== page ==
Water consumption is a big concern for many food and beverage manufacturers. The use of large volumes of water for cleaning and processing means that water costs are significant for many types of food production and in very high use sectors like dairy they can be one of the biggest costs for the business. So it follows that any improvements in water efficiency will rapidly translate to reduced costs.
Spray nozzle selection can play a critical role in improving water efficiency. Indeed the whole purpose of spray nozzles is to improve the efficiency with which fluids interact. Essentially nozzles can be viewed as water efficiency devices that allow more to be done with the same amount of fluid.
Increasing surface area
Breaking fluids into small droplets increases the surface area of the fluid. 1 litre of water can have a surface area as low as 0.048m2. This would be a single 1 litre 'drop' with a radius of 0.062m, i.e. a single sphere about 12 cm in diameter. If this single droplet litre of spray is divided into smaller droplets then the surface area will double with every halving of drop size diameter. A typical spray might have a droplet size average diameter of 100 microns. This is 1200 times smaller and so the surface area will be 1200 times higher meaning the same litre of liquid would now have a surface area of about 576m2.
This incredible increase in surface area from a simple nozzle has many water saving applications. It allows for hugely increased reactivity and heat exchange making any such processes far more efficient. In coating applications a finely atomised spray will bond better and more evenly meaning less water produced. Sanitising sprays will penetrate better in nooks and crannies meaning less can be used. Increasing the surface area of a spray, through atomisation, means that more can be done with less fluid.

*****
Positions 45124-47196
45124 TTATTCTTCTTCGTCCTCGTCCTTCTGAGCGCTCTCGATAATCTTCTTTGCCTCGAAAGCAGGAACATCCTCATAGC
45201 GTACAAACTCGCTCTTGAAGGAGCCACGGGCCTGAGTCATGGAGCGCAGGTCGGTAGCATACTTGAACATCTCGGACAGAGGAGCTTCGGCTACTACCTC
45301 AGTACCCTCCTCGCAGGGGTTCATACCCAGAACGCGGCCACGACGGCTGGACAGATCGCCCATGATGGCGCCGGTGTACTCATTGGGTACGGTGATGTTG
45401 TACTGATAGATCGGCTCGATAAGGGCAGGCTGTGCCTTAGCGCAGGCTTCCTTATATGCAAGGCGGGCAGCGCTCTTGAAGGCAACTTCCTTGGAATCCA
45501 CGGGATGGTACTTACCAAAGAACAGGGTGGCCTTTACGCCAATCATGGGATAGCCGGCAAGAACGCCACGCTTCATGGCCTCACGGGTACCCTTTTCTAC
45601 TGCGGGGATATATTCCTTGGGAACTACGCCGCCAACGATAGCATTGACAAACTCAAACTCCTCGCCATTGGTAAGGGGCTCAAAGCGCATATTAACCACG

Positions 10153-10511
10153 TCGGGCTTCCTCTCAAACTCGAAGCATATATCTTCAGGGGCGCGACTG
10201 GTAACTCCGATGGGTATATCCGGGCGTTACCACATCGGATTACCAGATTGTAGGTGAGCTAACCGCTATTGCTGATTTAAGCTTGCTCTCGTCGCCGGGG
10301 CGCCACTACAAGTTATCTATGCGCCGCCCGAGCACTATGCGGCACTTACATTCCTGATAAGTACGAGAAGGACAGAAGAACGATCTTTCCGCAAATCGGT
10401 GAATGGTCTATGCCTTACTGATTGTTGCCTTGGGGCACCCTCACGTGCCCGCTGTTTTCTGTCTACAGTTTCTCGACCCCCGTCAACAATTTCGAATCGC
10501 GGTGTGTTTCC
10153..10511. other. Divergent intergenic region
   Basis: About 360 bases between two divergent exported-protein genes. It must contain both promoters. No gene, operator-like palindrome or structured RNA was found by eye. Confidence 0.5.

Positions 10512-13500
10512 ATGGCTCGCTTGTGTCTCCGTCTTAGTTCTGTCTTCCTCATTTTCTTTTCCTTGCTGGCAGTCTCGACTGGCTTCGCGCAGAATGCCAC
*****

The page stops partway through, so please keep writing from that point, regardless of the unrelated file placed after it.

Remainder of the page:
Correct nozzle selection can reduce the droplet size for a variety of applications and so can be an easy way to save water. SNP have helped hundreds of businesses optimise their spray systems, reduce their water costs and improve product quality.
In contrast to the efficiency improvements gained by better atomisation some applications need the opposite approach. When cleaning impact is required atomisation and its associated increase in surface area are actually undesirable traits in a spray. Instead nozzles that focus the fluid into a high impact jet or narrow fan are required. Correct nozzle selection for cleaning applications can dramatically improve cleaning whilst reducing water overall water consumption.
Clean in place (CIP) systems are an essential but water-hungry part of many food manufacturing lines. A thorough cleaning of process, fermentation or storage tanks between batches is required on a regular basis and a failure to clean can result in contaminated/lost batches. As such the fear of failure is very high. This tends to mean that water and/or caustics are over used.
Significant savings can be made by looking at newer types of tank cleaning heads. The very commonly used static spray balls are cheap and reliable but they are also water inefficient. Depending on the tank size, residue and cleaning schedule the payback (in terms of water savings) for swapping to rotary jet style cleaners may be realised in only weeks or a few months of operation. Please click on the article icon to read an indepth analysis of water saving in tank cleaning applications.